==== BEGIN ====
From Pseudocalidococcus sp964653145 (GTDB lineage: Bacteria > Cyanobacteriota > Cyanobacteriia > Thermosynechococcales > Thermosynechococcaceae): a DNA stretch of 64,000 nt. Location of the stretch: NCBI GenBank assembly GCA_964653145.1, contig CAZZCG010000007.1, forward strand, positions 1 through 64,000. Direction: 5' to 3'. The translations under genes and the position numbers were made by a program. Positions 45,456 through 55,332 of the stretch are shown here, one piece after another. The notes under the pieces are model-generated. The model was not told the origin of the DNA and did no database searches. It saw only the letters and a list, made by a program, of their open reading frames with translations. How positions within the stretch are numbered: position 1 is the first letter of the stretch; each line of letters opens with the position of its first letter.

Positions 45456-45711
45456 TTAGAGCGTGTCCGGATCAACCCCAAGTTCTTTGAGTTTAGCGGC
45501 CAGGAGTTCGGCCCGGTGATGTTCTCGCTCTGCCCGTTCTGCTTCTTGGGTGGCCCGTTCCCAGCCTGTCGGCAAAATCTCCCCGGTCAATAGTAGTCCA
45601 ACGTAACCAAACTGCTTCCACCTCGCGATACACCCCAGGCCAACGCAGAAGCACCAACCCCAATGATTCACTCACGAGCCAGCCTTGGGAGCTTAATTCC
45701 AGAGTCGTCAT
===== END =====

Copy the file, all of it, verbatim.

From Pseudocalidococcus sp964653145 (GTDB lineage: Bacteria > Cyanobacteriota > Cyanobacteriia > Thermosynechococcales > Thermosynechococcaceae): a DNA stretch of 64,000 nt. Location of the stretch: NCBI GenBank assembly GCA_964653145.1, contig CAZZCG010000007.1, forward strand, positions 1 through 64,000. Direction: 5' to 3'. The translations under genes and the position numbers were made by a program. Positions 45,456 through 55,332 of the stretch are shown here, one piece after another. The notes under the pieces are model-generated. The model was not told the origin of the DNA and did no database searches. It saw only the letters and a list, made by a program, of their open reading frames with translations. How positions within the stretch are numbered: position 1 is the first letter of the stretch; each line of letters opens with the position of its first letter.

Positions 45456-45711
45456 TTAGAGCGTGTCCGGATCAACCCCAAGTTCTTTGAGTTTAGCGGC
45501 CAGGAGTTCGGCCCGGTGATGTTCTCGCTCTGCCCGTTCTGCTTCTTGGGTGGCCCGTTCCCAGCCTGTCGGCAAAATCTCCCCGGTCAATAGTAGTCCA
45601 ACGTAACCAAACTGCTTCCACCTCGCGATACACCCCAGGCCAACGCAGAAGCACCAACCCCAATGATTCACTCACGAGCCAGCCTTGGGAGCTTAATTCC
45701 AGAGTCGTCAT